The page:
The Durban July seems to excite the imagination and fire the emotions more than any other race on the South African calendar. 2016 is no exception with the riding engagements in particular creating much debate. With the ride on Black Arthur now confirmed to Douglas Whyte, we caught up with SA’s favourite export to find out his thoughts.
Firstly, talk us through what happened with Abashiri? “When I got the call, I couldn’t quite believe it. To be offered the ride on a Triple Crown winner – I was absolutely overwhelmed. When things changed and I was told that they were concerned about travel arrangements and jet lag, it was a huge blow as you can imagine, particularly as I’d already got permission from the Hong Kong Jockey Club. I frequently fly to Australia, ride there on Saturday and get back to Hong Kong to ride again on Sunday. I have done this trip before – most recently for Pierre Jourdan in the 2011 July- and there is always the minor possibility of delays or things going wrong. Unfortunately those things are out of my hands, but I fully understand and respect the Van Vuuren’s concerns. Hopefully that’s all water under the bridge and I’m certainly not disappointed any more. I’m still getting home and I’m still getting a good ride in the race, so all’s well that ends well.”
“On my way home from Happy Valley races on Wednesday, I got a message from Jonathan to ask whether I’d taken another ride in the July and if not, to say please don’t, they might have something for me and I’m very happy with the ride I’ve got now.”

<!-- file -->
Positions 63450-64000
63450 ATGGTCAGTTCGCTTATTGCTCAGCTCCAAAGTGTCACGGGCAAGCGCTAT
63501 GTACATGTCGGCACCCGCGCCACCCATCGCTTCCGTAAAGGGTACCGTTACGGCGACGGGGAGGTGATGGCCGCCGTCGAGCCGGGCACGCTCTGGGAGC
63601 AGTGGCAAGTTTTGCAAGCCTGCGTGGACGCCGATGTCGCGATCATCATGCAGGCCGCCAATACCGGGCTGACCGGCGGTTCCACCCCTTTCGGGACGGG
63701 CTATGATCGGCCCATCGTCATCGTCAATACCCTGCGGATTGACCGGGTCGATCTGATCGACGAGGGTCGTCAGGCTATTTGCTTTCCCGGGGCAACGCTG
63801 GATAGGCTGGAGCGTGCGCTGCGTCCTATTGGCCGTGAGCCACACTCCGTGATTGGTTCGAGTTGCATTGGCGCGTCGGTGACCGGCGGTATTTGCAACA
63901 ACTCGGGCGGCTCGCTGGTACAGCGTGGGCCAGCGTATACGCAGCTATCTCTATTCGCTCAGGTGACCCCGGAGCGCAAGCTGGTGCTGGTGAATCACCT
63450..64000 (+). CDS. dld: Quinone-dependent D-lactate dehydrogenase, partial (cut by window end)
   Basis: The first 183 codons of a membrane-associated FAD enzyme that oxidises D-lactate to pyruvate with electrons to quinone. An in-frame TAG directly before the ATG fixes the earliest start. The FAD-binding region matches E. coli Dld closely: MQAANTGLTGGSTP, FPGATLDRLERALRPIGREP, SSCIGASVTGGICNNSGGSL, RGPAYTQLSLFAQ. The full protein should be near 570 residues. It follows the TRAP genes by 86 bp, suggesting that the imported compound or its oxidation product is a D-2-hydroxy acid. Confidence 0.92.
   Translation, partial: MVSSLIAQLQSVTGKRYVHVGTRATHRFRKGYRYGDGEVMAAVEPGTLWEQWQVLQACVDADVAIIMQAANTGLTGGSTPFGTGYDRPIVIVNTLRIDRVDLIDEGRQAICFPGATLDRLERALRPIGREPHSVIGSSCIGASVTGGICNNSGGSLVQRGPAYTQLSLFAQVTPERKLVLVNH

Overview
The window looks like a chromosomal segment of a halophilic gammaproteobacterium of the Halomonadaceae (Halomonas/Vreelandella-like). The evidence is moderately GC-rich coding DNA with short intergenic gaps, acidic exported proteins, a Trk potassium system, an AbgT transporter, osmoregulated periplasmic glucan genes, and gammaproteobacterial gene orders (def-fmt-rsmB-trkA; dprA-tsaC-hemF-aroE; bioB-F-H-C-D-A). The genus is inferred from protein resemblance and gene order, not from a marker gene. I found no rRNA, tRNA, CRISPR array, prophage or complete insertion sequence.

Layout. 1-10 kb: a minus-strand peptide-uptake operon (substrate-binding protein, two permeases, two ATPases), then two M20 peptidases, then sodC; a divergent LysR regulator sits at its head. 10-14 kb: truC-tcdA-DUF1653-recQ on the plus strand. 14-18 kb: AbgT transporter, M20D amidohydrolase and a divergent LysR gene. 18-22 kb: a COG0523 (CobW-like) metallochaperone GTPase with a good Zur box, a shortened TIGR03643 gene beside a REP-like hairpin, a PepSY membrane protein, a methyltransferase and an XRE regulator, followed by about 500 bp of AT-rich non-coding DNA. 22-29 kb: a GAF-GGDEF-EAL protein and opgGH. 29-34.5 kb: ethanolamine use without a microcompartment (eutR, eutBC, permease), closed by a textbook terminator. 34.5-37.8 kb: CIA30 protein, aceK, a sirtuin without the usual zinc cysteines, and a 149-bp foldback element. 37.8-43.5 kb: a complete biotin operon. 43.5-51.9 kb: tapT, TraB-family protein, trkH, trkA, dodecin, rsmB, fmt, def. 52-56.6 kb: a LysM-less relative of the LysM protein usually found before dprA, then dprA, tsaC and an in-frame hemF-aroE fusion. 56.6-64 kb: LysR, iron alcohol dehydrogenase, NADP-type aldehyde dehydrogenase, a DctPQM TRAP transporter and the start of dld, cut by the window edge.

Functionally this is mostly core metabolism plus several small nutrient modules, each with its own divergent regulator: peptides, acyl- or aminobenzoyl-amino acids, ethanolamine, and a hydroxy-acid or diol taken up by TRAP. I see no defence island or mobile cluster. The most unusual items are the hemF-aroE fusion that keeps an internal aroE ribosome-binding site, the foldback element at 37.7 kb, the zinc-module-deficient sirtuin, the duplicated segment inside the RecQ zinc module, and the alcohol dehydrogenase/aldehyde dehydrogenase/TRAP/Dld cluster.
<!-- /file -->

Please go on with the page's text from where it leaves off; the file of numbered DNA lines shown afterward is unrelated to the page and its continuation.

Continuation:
“I’ve not had much to do with Justin, but I have to say that he is probably one of the most professional trainers I’ve worked with. From the time he confirmed the ride with me until now, he has told me about the horse, sent me a photo and he believes that he’s got a very special individual on his hands. They believe this horse is just maturing and has a big future ahead of him. It’s nice to know a trainer has that much confidence in a horse you’re going to ride for him, so from that point of view I’m very excited.”
“Justin is a fantastic trainer and it’s phenomenal what he’s achieved in his career so far. I think he’ll be around for a long while and that he’ll be at the top end for a very long while. It’s nice for me to be associated with people like that. I try to be the best and to associate with the best, so I am very fortunate to have been offered this ride.”
“I spoke to the owner, Alec Foster, on his way to Royal Ascot last week. While we were discussing the horse, he told me this great story that the last time he flew a jockey from Hong Kong it was Felix Coetzee, who as you know is one of my best friends. Felix flew out to ride a horse called Steamy Window in the Oaks and led from start to finish, so there’s a nice bit of karma. Even talking from such miles away, it was nice to hear them sounding so confident and having so much faith in this horse. They are affording me this opportunity to fly from Hong Kong to ride one of their best horses and I am very grateful for that and am determined that I won’t let them down.”
Have saddle, will travel